Reductive design is the logical step from the old adage that less is often more. The key to this concept is that you do not put in anything that does not serve the central purpose of the character, plot, game play, etc. Just as a sentence with too many flowery adjectives become cumbersome to read, so do game design.
Having read a lot of the design thoughts and threads, I feel that some of us could use a could reminder on this concept.
i.e. in terms of plot and characterization
yes, a cliche that is poorly executed is terrible. But you know what else makes it worse? having too much stuff that distracts from the core of the character. There's a distinction here, of course, it's okay to give LAYERS. Layers of characterization means that what is on the outside still adheres to what goes on at the core. But having multiple conflicting aspects that all contradict each other, or simply adding parts that do not serve any purpose to the character? kind of distracting. i.e. if your character's whole thing is about revenge, anger, and his obsession towards it, throwing in that the guy likes pottery just seems odd. (Unless, of course, said pottery is a reflection of what he USED to be like prior to becoming obsessed with vengeance, or said hobby is somehow key to his transformation)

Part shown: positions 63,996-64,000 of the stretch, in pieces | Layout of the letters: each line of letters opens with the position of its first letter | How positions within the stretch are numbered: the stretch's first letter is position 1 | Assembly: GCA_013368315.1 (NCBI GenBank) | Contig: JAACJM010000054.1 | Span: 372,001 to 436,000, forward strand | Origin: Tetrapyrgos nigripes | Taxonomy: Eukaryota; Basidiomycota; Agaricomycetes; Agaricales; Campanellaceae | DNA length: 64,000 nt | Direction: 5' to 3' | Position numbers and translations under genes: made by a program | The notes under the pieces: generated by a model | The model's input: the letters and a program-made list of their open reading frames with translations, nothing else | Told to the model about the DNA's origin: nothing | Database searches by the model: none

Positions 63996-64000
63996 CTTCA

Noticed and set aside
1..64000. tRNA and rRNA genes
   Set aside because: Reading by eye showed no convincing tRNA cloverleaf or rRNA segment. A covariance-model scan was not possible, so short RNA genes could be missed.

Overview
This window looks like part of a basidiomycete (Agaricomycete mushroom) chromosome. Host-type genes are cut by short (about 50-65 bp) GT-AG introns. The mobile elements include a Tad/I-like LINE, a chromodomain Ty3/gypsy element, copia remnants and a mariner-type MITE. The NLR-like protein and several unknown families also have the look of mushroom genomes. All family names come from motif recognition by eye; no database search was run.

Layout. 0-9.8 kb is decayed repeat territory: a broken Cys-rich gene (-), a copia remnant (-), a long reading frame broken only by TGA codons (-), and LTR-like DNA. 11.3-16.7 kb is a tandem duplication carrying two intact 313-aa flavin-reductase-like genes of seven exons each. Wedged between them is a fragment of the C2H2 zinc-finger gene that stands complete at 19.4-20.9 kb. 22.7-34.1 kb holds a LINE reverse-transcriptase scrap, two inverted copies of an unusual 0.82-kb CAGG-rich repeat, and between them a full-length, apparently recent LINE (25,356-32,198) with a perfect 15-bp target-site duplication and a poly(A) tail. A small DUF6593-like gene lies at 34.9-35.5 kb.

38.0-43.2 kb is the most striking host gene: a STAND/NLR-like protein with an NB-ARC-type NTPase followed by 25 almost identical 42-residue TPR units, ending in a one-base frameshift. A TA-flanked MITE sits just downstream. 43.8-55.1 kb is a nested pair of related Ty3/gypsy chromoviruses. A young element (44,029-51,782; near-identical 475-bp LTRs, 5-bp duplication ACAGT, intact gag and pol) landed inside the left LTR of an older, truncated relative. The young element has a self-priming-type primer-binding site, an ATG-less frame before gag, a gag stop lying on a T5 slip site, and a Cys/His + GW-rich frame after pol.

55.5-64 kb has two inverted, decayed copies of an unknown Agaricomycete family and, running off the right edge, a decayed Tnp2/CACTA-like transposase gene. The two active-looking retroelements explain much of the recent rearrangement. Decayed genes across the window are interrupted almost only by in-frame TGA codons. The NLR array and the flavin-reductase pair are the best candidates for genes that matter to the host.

in terms of game play, we can see this in subsystems. While it is tempting to make a system that can accommodate over thousands of different activities and allow for exploration of the entire setting in a million different ways, there are unfortunately a finite amount of resources and time that you can put into making the game. As such, you need to be efficient in what you put in. Zero in on what is important to your design, and make those awesome. All the extra parts? either enhance them so that they can also be part of the core, or drop them entirely. A half executed idea does not work well in a finished product. (Prototyping to try out a concept, on the other hand, is okay)
I would like to propose an exercise, where we each talk about how we can use this in our current projects to better our design.